I'm looking around for a good inexpensive dehumidifier for a finished
basement (25x25x7). The basement doesn't really have a big humidity
problem, but there's still enough moisture and dampness to sometimes
create a little mildew/mold in the kitchen and bathroom areas. There's
no moisture on the Walls and floors. I haven't measured the humidity
levels, but during the summer some dampness is noticeable only when
temp is in the 90s. I wish to keep these areas as dry as possible
during the house-heating/winter season too. Should I get something
bigger or smaller than a 20-30 pint? I don't know if I should worry
much about this, but I just want to play it safe.
I live in New Jersey.
Thanks in advance for your help.
It really depends on how much your basement leaks. Not only water from the
water table, but in terms of hot air from other areas.
I have a small dehumidifier that does fine for a larger basement than yours.
I just bought the cheapest I could find at Wally World. I have it dump water
directly into my floor drain, so capacity is no issue.
During the winter, humidity is generally not a problem (except too low
humidity). Check the shelves. The store sell humidifuiers in winter.
Dehumidifiers are hard to find.
I guess you need to explain what the problem is. Does your home have wood
construction? Wood has certain humidity levels inherently. Do you really
want to disrupt those? Is it mold, cement problems, cracking walls,
Are the kitchen and bathroom in the basement? (doubt it). If so, look at air
leaks to the basement. If not, why blame the basement?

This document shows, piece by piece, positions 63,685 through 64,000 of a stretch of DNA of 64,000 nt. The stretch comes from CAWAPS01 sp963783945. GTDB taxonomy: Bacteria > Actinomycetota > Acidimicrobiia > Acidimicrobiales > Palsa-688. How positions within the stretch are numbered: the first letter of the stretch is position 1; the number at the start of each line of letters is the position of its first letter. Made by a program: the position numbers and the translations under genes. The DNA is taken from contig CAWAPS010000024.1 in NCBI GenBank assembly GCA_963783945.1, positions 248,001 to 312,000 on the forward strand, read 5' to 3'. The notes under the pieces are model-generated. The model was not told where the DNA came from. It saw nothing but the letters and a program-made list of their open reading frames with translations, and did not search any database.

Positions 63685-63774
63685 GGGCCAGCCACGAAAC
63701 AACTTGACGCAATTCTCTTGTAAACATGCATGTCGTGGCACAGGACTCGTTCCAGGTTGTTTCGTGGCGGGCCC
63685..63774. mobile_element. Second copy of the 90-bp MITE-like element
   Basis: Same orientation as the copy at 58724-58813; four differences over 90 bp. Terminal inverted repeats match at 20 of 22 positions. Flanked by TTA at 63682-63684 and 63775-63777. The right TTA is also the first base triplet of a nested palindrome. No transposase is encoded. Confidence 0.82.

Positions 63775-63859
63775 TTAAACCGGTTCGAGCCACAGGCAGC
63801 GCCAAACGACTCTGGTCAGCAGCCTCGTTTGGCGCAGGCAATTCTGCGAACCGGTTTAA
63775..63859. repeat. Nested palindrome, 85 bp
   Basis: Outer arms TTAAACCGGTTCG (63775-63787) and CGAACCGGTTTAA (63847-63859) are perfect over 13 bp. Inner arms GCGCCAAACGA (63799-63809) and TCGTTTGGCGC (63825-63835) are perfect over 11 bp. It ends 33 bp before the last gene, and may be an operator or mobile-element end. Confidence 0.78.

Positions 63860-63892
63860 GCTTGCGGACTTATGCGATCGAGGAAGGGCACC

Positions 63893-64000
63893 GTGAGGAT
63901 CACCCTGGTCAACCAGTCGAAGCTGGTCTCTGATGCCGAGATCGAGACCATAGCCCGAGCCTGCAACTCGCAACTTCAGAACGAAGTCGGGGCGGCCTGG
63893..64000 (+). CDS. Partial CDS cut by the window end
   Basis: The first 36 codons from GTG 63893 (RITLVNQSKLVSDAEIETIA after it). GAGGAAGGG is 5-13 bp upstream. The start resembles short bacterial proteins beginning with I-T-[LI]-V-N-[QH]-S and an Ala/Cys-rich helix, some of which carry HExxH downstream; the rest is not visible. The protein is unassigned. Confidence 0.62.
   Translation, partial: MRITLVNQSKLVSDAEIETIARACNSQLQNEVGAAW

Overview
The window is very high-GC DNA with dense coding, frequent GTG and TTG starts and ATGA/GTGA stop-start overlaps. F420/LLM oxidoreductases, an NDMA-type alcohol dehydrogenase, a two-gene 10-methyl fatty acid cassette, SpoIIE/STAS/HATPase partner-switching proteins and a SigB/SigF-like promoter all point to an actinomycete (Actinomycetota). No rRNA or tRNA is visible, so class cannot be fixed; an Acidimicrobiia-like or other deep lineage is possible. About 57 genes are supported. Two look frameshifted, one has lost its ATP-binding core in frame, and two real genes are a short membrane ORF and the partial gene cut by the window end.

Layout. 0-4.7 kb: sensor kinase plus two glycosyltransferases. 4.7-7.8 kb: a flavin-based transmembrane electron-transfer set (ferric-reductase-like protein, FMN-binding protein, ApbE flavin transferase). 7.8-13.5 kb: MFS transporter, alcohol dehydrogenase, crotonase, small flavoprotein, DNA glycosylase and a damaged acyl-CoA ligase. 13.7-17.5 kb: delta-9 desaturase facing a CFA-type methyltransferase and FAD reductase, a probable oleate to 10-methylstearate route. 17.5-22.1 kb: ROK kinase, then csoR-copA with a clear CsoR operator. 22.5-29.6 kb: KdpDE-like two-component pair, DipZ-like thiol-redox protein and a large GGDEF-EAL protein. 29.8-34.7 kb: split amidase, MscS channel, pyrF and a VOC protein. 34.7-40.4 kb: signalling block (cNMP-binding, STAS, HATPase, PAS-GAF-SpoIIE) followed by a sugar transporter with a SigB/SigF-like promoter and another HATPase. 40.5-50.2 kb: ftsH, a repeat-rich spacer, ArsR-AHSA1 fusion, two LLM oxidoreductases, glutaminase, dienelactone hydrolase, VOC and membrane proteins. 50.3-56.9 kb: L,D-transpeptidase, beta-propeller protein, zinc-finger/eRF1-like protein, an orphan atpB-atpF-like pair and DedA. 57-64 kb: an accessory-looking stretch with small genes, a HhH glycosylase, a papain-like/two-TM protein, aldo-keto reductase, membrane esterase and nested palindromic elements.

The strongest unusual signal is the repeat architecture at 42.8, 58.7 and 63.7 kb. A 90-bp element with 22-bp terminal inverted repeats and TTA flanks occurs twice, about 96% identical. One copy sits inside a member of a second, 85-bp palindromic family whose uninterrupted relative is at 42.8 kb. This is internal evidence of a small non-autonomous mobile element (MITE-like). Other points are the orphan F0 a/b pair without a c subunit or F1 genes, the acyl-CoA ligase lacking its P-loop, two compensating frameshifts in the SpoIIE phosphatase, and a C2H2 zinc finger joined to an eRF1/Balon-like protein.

As always - Energy Star compliant devices save BIG on your annual electric
bill - savings could actually pay for the unit in a few years...
Try to find a way to use gravity to drain the de-humidifier via a hose -
otherwise you will tire quickly of dumping the bucket (which on a 40 pint
dehumidifier might only be 15-20 pints (emptying twice a day would be a
pain, which would be required if area was very damp for some reason) -
remember, the machine only works when the bucket isn't full...
If you can't do that - in the past I've used a small "aquarium" type pump
($10.00 at the pet store) to pump the water up and out to a drain or
casement window. Put the pump in the bucket and forget it, it will pump
whenever the water gets a couple of inches deep...
Lastly, many de-humidifier models are sensitive to cold - they will freeze
up at temp's lower than about 60 degrees. Look for a model that is more
temperature flexible - I bought a whirlpool 45 pint that is rated to work in
much lower temps if necessary - works great.
Oh, sorry, the kitchen and bathroom I was referring to is in the
basement, as it's a finished livable space equipped with stove,
refrigerator, microwave, etc. The bathroom is also complete with tub
and shower, etc. There are two small windows, but not in the kitchen
or bathroom areas.
There isn't any big humidity problem in the rest of the house, just
some in the basement, at times. There was leaking in the basement
years ago but was fixed.
The basement was to be rented out, but is now used as an entertainment
and sometimes guest space. There is a lot of cooking and showering
down there, and that in itself sometimes causes a little mildew/mold
build up around the walls, particularly in those areas.
Thank you all.
Do you have exhaust fans, vented to the outdoors, in those rooms? If not, you
An exhaust fan removes humid air from the shower *far* more efficiently than a
dehumidifier. Install exhaust fans first, then look at dehumidifiers if you
still have a problem. I've been very happy with my Whirlpool 25-pint unit:
effective, quiet, and not terribly expensive.
Doug Miller (alphageek-at-milmac-dot-com)
I bought one at Walmart, just pulled it of the shelf, into my
cart, didn't worry about consumers report, efficentcy,or any
of that stuff, it is the best product I ever bought! It must pull a
gallon of water ot of the basement a day! The wife uses the water for her
I think I payed about 150.00 for it.
My only recommendation would be to shop FIRST for a quieter one. Believe
me - a lousy dehumidifier can make quite a racket. You might want to poke
around the Consumer Reports site and see if they've reviewed the machines.
If so, you can buy access to the site for under ten bucks.
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